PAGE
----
The American Posture Institute defines Posturology as the scientific study of the body’s static and dynamic alignment as it stabilizes itself in space against gravity and other forces. Posturology is a science, it is a method for analyzing the design of the body and how the body aligns itself in relationship to the surrounding environment. Posture then is the framework of human design while upright, static, and moving. Postural balance is the ability to maintain the body in an upright position against gravity.
What is Posture?
Dorland’s Medical Dictionary defines posture as “the awareness of the position of the body or its parts in space, a combination of sense of equilibrium and kinesthesia, called also position S.”
Our posture is the adaptation of our body to the environment in which we live. Everybody has a posture that defines the framework of his or her body’s design. An individual’s posture is either good or bad, there is no in between. “Good” posture is synonymous with fluid bodily movements, supple balance against gravity, and efficient muscle utilization. “Bad” posture on the other hand is associated with dysfunctional movement patterns, weak balance-ability, and distorted body alignment.
The Posture Committee of the American Academy of Orthopedic Surgeons differentiates “good” and “bad” postural presentations.
“Good posture is the state of muscular and skeletal balance which protects the supporting structures of the body against injury or progressive deformity irrespective of the attitude (erect, lying, squatting, or stooping) in which these structures are working or resting. Under such conditions the muscles will function most efficiently and the optimum positions are afforded for the thoracic and abdominal organs.”
“Poor posture is a faulty relationship of the various parts of the body which produces increased strain on the supporting structures and in which there is less efficient balance of the body over its base of support.”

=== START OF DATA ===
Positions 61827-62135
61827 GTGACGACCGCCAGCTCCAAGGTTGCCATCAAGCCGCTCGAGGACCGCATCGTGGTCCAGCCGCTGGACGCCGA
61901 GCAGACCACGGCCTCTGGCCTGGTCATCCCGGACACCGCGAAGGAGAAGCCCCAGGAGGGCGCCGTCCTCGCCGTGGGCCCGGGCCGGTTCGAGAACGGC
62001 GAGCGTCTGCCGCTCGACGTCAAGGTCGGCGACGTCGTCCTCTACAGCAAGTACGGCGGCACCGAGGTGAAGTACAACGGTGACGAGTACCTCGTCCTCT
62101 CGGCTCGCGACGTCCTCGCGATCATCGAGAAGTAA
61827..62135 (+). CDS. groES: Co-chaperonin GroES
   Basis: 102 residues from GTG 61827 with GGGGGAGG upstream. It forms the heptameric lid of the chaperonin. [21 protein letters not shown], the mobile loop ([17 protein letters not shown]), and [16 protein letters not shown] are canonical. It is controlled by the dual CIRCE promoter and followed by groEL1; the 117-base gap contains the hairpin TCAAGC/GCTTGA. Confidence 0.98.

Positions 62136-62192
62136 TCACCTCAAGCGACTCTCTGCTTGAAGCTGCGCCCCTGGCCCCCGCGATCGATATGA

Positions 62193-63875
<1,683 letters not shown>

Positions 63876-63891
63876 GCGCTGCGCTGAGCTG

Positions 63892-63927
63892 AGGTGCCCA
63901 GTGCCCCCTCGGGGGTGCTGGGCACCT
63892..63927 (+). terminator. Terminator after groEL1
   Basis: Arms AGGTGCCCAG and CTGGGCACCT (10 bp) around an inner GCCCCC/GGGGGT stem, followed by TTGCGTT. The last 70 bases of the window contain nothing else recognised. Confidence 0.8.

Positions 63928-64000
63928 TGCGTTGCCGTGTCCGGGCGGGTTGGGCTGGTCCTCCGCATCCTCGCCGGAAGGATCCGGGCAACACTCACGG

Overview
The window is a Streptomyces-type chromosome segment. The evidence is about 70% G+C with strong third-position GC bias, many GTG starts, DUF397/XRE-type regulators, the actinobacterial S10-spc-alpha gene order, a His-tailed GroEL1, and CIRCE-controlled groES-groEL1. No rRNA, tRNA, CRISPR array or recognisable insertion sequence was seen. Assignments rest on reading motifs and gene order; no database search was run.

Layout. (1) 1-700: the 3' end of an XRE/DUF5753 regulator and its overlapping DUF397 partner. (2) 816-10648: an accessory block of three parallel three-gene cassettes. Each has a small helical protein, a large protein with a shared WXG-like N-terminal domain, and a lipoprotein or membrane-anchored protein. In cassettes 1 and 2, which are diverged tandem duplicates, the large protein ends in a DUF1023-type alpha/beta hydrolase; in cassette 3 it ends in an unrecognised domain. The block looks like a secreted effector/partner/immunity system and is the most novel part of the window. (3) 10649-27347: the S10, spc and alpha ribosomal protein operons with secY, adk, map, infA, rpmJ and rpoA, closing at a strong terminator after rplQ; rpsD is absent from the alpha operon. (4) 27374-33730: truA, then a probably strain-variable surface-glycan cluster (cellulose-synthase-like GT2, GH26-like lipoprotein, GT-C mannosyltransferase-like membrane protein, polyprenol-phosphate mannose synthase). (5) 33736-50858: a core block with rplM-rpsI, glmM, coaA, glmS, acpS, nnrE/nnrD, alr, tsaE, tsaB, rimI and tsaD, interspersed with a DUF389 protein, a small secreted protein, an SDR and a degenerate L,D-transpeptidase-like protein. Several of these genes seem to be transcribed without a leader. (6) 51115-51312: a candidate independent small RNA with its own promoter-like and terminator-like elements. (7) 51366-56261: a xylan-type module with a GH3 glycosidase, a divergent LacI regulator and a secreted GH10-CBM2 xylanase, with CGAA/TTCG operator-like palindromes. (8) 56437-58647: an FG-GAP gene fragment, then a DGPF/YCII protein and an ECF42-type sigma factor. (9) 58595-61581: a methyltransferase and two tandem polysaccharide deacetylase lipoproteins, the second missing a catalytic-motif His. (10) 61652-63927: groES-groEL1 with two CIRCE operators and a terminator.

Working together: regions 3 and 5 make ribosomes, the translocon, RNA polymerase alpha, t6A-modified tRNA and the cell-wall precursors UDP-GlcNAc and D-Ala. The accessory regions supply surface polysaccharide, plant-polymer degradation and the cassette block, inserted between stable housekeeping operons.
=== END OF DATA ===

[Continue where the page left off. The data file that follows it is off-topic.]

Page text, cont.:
Orientation and Stabilization
Posture is organized into two subcomponents based upon the sensory input received from the environment and the functional response of the body to this feedback. The two subcomponents are orientation and stabilization.
Orientation is the process of understanding where your body is in space, or proprioception, due to environmental sensory input. Our body orients in space by recognizing forceful factors such as gravity, and modes of support such as the ground to support the body while upright or a chair to support the body while seated, within the world around us.
Think of how your body naturally orients itself on a daily basis due to sensory input from changing environments. When you wake up in hotel or an unfamiliar place, you orient your body in space before getting out of bed. When you dive into a swimming pool the framework of your body orients itself to stay afloat.
Stabilization is the second subcomponent of posture. Stabilization is the process of stiffening one part of the body to allow free movement of another body part within the normal range of motion. When you injure a part of your body, as in an ankle sprain, the body naturally stabilizes the injured area allowing more movement of other parts of the foot to compensate for the injured area.
As a Posture Expert, you will commonly see patients who present with postural distortion patterns due to back pain. They immobilize the injured area of the spine and move their body in different ways to stabilize the pain.
The fluid combination of orientation and stabilization creates a healthy posture with sturdy balance. Healthy posture restores the body’s ability to move freely yet efficiently.
Empowering your patients to change their perception of the world around them and to be mindful of their posture makes long-term postural correction sustainable. Remember, it’s Posture by Design, Not by Circumstance